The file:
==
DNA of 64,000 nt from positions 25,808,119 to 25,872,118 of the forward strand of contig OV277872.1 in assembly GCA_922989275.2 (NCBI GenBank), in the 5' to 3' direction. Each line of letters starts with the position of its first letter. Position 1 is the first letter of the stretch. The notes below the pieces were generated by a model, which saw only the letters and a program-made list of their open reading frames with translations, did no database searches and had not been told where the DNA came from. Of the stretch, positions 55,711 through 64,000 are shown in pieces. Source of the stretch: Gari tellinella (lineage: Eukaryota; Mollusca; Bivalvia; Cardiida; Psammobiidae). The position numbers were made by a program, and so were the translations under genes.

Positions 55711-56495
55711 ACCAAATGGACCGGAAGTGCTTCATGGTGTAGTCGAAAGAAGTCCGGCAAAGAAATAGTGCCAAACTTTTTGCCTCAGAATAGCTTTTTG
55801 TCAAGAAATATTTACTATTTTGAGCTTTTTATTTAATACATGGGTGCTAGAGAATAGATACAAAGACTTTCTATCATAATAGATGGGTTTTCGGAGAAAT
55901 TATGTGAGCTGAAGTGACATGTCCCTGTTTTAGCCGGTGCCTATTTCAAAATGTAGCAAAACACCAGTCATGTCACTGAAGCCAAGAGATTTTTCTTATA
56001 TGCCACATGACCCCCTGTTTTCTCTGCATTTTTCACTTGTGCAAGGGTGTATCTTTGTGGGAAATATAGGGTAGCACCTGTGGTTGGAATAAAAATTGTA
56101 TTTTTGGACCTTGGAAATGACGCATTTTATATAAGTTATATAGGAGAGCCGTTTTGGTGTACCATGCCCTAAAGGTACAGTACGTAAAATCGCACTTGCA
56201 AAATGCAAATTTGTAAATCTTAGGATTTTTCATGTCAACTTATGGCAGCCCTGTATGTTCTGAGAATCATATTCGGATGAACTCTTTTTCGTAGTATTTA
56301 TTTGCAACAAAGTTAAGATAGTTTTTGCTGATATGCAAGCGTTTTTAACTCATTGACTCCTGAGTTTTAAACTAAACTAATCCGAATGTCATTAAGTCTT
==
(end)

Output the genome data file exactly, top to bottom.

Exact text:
DNA of 64,000 nt from positions 25,808,119 to 25,872,118 of the forward strand of contig OV277872.1 in assembly GCA_922989275.2 (NCBI GenBank), in the 5' to 3' direction. Each line of letters starts with the position of its first letter. Position 1 is the first letter of the stretch. The notes below the pieces were generated by a model, which saw only the letters and a program-made list of their open reading frames with translations, did no database searches and had not been told where the DNA came from. Of the stretch, positions 55,711 through 64,000 are shown in pieces. Source of the stretch: Gari tellinella (lineage: Eukaryota; Mollusca; Bivalvia; Cardiida; Psammobiidae). The position numbers were made by a program, and so were the translations under genes.

Positions 55711-56495
55711 ACCAAATGGACCGGAAGTGCTTCATGGTGTAGTCGAAAGAAGTCCGGCAAAGAAATAGTGCCAAACTTTTTGCCTCAGAATAGCTTTTTG
55801 TCAAGAAATATTTACTATTTTGAGCTTTTTATTTAATACATGGGTGCTAGAGAATAGATACAAAGACTTTCTATCATAATAGATGGGTTTTCGGAGAAAT
55901 TATGTGAGCTGAAGTGACATGTCCCTGTTTTAGCCGGTGCCTATTTCAAAATGTAGCAAAACACCAGTCATGTCACTGAAGCCAAGAGATTTTTCTTATA
56001 TGCCACATGACCCCCTGTTTTCTCTGCATTTTTCACTTGTGCAAGGGTGTATCTTTGTGGGAAATATAGGGTAGCACCTGTGGTTGGAATAAAAATTGTA
56101 TTTTTGGACCTTGGAAATGACGCATTTTATATAAGTTATATAGGAGAGCCGTTTTGGTGTACCATGCCCTAAAGGTACAGTACGTAAAATCGCACTTGCA
56201 AAATGCAAATTTGTAAATCTTAGGATTTTTCATGTCAACTTATGGCAGCCCTGTATGTTCTGAGAATCATATTCGGATGAACTCTTTTTCGTAGTATTTA
56301 TTTGCAACAAAGTTAAGATAGTTTTTGCTGATATGCAAGCGTTTTTAACTCATTGACTCCTGAGTTTTAAACTAAACTAATCCGAATGTCATTAAGTCTT